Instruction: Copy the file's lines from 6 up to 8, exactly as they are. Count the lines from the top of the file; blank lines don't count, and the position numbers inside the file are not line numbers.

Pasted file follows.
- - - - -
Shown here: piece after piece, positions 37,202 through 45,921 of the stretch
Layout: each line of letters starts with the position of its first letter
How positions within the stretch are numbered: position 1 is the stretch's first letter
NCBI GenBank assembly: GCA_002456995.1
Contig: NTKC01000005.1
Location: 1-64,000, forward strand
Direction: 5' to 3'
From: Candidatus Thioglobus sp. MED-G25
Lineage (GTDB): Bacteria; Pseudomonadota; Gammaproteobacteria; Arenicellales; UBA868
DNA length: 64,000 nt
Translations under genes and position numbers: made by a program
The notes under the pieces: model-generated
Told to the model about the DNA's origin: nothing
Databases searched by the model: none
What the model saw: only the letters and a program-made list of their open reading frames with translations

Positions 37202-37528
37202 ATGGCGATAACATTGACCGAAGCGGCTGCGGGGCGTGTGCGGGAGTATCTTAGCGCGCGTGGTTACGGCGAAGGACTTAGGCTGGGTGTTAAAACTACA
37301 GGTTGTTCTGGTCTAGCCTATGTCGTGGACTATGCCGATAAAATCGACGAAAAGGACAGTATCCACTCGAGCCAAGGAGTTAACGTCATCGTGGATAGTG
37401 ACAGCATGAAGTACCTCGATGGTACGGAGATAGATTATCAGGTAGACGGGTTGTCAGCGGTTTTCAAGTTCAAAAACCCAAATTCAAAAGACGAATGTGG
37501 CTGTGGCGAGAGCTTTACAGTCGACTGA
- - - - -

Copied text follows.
Location: 1-64,000, forward strand
Direction: 5' to 3'
From: Candidatus Thioglobus sp. MED-G25